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rookie corn eating contestant travis graham powers through the corn during the corn eating contest at the olathe sweet Corn festival in 2014. graham ate nine ears.

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bella selders, left, enjoys eating the corn with her grandmother Kathy selders during her first olathe sweet Corn festival. Nate Wick/Daily Press

■ FriDay, auGust 7 5:30 to 8 p.m. — First Friday Stroll. The evening features special deals from downtown shops, art on display and art demonstrations in downtown Montrose. ■ saturDay, auGust 8 7 to 11:30 p.m. — Funk, blues and reggae with Big Medicine Gang at The Sherbino Theater, 604 Clinton St., Ridgway; $10 cover; cash bar; information: http://www.sherbinotheater.com.

6 to 8 p.m. — Danny Morales at Music on the Green, 2377 Robbins Wayy, Montrose; free; concession food available; sponsored by Senior CommUnity Care PACe.

september

■ FriDay, sePteMBer 4 5:30 to 8 p.m. — First Friday Stroll. The evening features special deals from downtown shops, art on display and art demonstrations in downtown Montrose.

■ tHursDay, auGust 13 5:30 p.m. — Downtown DeltaFest: venders, food, games music; vendors can pick up applications at Delta Chamber of Commerce, 301 Main St., or go to www.deltacolorado.org, events tab.

■ tHursDay, sePteMBer 13 5:30 p.m. — Downtown DeltaFest: venders, food, games music; vendors can pick up applications at Delta Chamber of Commerce, 301 Main St., or go to www.deltacolorado.org, events tab.

■ saturDay, auGust 15 7 p.m. — Moonshiners Ball at the Habitat Barn, 1601 N. Townsend. Features bands, gambling and cocktails. Call 252-9303, ext. 8.

■ saturDay, sePteMBer 27 3 p.m. — The Montrose Community Band hosts its fall concert at the Montrose Pavilion.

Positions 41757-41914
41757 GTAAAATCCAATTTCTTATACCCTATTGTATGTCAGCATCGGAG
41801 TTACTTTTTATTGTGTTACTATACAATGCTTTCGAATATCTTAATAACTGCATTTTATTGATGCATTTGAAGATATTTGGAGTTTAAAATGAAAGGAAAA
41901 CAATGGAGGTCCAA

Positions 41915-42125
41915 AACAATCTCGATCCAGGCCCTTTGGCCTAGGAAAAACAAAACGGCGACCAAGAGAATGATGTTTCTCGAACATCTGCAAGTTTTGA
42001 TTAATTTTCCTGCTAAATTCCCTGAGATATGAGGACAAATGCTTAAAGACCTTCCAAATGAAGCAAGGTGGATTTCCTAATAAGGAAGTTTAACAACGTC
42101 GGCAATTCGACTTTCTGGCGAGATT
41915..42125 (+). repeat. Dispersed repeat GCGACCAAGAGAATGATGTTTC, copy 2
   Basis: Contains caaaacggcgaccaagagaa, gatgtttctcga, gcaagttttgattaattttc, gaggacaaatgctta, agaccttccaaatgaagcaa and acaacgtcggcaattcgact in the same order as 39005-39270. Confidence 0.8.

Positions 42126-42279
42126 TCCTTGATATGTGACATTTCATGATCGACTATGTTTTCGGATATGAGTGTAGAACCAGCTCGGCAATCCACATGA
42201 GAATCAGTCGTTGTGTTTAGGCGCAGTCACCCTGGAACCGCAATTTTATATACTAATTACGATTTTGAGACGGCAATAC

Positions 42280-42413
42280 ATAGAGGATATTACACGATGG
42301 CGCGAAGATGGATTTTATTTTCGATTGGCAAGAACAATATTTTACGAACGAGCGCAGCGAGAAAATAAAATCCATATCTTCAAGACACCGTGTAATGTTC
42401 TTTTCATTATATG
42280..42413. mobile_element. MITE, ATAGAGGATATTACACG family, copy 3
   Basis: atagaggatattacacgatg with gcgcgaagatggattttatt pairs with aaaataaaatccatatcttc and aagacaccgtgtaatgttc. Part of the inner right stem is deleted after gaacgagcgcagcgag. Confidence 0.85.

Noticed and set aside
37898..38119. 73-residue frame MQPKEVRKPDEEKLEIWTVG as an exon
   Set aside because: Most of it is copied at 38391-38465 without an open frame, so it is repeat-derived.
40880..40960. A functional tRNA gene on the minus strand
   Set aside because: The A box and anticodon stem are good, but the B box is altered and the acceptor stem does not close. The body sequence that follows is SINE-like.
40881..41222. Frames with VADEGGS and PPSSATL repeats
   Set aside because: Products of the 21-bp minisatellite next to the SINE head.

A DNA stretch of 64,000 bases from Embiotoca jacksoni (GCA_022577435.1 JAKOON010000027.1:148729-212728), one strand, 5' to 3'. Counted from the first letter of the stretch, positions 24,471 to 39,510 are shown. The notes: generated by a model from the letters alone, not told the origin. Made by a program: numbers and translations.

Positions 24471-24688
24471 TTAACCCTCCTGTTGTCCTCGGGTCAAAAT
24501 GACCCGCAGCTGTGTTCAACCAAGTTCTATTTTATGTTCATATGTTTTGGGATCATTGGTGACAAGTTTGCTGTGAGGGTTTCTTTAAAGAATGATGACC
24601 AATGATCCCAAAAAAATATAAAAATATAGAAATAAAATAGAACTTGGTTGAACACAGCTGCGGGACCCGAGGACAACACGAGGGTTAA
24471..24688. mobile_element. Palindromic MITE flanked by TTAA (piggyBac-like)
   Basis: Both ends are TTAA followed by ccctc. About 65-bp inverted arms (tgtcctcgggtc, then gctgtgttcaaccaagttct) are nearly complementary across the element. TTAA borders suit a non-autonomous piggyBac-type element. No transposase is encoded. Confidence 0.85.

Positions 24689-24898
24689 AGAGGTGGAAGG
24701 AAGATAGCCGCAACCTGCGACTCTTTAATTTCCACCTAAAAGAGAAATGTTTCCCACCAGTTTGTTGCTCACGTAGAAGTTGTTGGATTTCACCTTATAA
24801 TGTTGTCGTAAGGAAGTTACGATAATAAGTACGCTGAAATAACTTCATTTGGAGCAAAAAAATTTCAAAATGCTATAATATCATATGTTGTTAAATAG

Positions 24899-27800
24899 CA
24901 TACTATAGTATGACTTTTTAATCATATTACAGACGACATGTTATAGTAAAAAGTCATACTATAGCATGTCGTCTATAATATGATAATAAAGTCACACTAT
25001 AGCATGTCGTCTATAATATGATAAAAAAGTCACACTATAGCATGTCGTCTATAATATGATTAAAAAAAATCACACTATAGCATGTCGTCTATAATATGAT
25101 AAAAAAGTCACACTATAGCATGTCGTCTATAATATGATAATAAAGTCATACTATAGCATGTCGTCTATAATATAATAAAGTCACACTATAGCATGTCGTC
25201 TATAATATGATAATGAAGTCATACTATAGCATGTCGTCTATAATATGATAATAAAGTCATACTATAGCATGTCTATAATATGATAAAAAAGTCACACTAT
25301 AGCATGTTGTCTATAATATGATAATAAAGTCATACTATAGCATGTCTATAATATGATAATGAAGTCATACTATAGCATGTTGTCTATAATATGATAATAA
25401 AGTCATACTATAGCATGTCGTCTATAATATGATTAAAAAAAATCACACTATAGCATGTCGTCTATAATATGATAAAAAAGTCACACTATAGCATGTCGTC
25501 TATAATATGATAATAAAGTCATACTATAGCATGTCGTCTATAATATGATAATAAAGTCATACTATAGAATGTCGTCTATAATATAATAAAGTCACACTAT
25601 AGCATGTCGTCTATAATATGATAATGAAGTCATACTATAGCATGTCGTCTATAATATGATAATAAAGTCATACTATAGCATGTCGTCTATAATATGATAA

Valley Living

7


Will power

PhotoS

courtesy of Grin and Barrett Black Canyon Buttkicker Charity Ride.

RIGHT Tom Barrett

8


Businessman, athlete, cancer

SurvIvor:

Barrett forward pedals it

By Katharhynn Heidelberg

T

om Barrett loved to run — the Moab halfmarathon; the Gothic Run; name it, and Barrett could probably run it. But a health concern led the Montrose businessman and fitness buff to the doctor and a 2004 diagnosis that caused his life to shift gears. First, he battled for survival. Now, he bicycles to help others, as part of the Grin and Barrett annual charity ride, which returned this year on July 25. “it came out that it was colon cancer,” Barrett recounted of his diagnosis about a decade ago. Barrett had to absorb the body blow from the news, and also tell his wife, Kristy, and their children. “This is the deck of cards God gave us,” he told them. And Barrett decided to play them, come what may. “i went through four surgeries, two rounds of chemo and one round of radiation treatment,” Barrett, owner of Standard Tire in Montrose, said. “it was obviously a life-changing event. Prior to that, i was running, cycling, running the business.” He opened the business with his brother-in-law, Randy Stuckey, in the 1980s, after both men decided they were tired of working for a similar business on the Front

Valley Living

9


Range. These days, Barrett operates the Montrose store, while Stuckey runs the store in Gunnison. When Barrett was diagnosed with colon cancer, the Montrose economy and population were growing; his business was moving forward, and the Barretts were enjoying life. “it was a reality check,” he said. “As a human being, it shows us that we are not invincible. We are subject to changes we don’t have control over.” The entire family grappled with his illness. “it doesn’t just affect the person afflicted with the disease. it affects the entire family,” Barrett said. His friends banded together in a unique show of support: they launched a 150-mile bike ride on July 5, 2004.